Also onboard Cygnus will be the Zero-G Oven, which astronauts will use to bake cookies in space for the first time. Who doesn't enjoy the aroma of fresh-baked cookies? On future long-duration space missions, such fresh-baked food could have psychological and physiological benefits for crewmembers, enabling them to prepare more-nutritious meals. In testing this oven, astronauts will examine heat-transfer properties and the process of baking food in microgravity. The device has a specially designed toaster-like shape with a top temperature of 685 degrees Fahrenheit (363.3 degrees Celsius).
The upcoming flight is the first within the second phase of Northrop Grumman's contract with NASA for commercial-cargo delivery services. The Cygnus spacecraft is utilizing some shiny new upgrades it received prior to the last launch, including the ability to accommodate late-load payloads. This means the craft will be able to carry life sciences payloads, including a crew of rodents, to the space station.
The Rodent Research-14 experiment, an investigation into how microgravity disrupts the body's 12-hour circatidal clock, will explore how disruptions to daily light cycles affect human cells and organs by studying changes in rats. (Rats are one example of a model organism — a non-human species that are used to help understand biological processes in our own species). During the pre-launch briefing, researchers explained that genes associated with 12-hour light and dark phases, or the 12-hour molecular clock, are also associated with the most common form of human liver disease, which contributes to insulin resistance and diabetes.
Understanding the 12-hour clock's role in influencing liver function could have major implications for maintaining human health. Researchers are hopeful, it was noted in the teleconference, that the results from this study could provide insights into liver disease and could lead to new treatments.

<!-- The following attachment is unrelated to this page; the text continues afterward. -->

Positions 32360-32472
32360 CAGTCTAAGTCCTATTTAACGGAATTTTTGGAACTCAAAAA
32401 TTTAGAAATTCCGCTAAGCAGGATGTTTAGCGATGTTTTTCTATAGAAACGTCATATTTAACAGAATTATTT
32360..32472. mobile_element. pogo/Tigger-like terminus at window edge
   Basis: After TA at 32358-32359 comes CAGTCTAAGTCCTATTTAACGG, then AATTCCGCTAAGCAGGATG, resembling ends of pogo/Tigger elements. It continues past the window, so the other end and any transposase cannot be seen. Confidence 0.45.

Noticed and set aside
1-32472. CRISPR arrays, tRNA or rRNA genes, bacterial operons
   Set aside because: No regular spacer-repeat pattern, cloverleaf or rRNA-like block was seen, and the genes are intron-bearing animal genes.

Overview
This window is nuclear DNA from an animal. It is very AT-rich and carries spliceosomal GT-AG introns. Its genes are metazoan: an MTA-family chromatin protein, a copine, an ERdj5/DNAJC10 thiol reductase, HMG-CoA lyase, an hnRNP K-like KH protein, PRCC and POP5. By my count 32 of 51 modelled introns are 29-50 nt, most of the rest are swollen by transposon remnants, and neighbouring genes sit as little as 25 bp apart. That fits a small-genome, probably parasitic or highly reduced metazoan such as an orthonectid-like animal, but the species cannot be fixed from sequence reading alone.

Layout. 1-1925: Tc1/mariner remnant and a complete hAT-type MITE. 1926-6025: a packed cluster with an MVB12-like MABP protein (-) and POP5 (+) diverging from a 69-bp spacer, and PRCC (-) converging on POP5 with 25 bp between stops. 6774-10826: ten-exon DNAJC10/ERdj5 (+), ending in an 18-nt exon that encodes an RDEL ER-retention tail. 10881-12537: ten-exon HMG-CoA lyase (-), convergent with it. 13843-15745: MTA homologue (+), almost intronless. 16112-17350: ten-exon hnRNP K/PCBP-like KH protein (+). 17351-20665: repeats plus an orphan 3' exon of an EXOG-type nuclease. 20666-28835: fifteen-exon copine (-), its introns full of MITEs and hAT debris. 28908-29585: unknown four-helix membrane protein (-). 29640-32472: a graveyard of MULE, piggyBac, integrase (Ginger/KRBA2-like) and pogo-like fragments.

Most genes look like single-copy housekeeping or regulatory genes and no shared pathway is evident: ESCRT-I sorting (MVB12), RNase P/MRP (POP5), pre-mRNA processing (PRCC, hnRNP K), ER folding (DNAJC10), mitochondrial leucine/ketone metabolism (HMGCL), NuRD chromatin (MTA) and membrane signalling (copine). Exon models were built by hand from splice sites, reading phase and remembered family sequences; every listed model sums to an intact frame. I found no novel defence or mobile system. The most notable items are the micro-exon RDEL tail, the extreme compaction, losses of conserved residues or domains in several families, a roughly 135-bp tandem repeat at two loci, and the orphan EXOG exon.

Cygnus will also carry equipment that will support an experiment already onboard the space station: the Alpha Magnetic Spectrometer - 02 (AMS-02), a scientific instrument affixed to the station's exterior that's designed to look for evidence of dark matter.
Roughly 15% of the universe is made up of "ordinary matter," or material we can see, while the rest consists of a mysterious substance called dark matter. Scientists cannot directly observe this enigmatic material, as it does not emit light or energy.
In 2011, the AMS-02 launched aboard the space shuttle Endeavour to scan the cosmos in search of dark matter. Three of the instrument's four cooling pumps have failed over the years, but because the aging instrument has served the scientific community so well, NASA wants to repair the AMS-02. The agency plans to conduct some on-orbit repairs through a series of spacewalks during which astronauts will cut and reconnect fluid lines in space for the first time.
During Thursday's briefing, researchers said that the planned repairs could give the valuable instrument as many as 10 more years of functionality.
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Amy Thompson is a Florida-based space and science journalist, who joined Space.com as a contributing writer in 2015. She's passionate about all things space and is a huge science and science-fiction geek. Star Wars is her favorite fandom, with that sassy little droid, R2D2 being her favorite. She studied science at the University of Florida, earning a degree in microbiology. Her work has also been published in Newsweek, VICE, Smithsonian, and many more. Now she chases rockets, writing about launches, commercial space, space station science, and everything in between.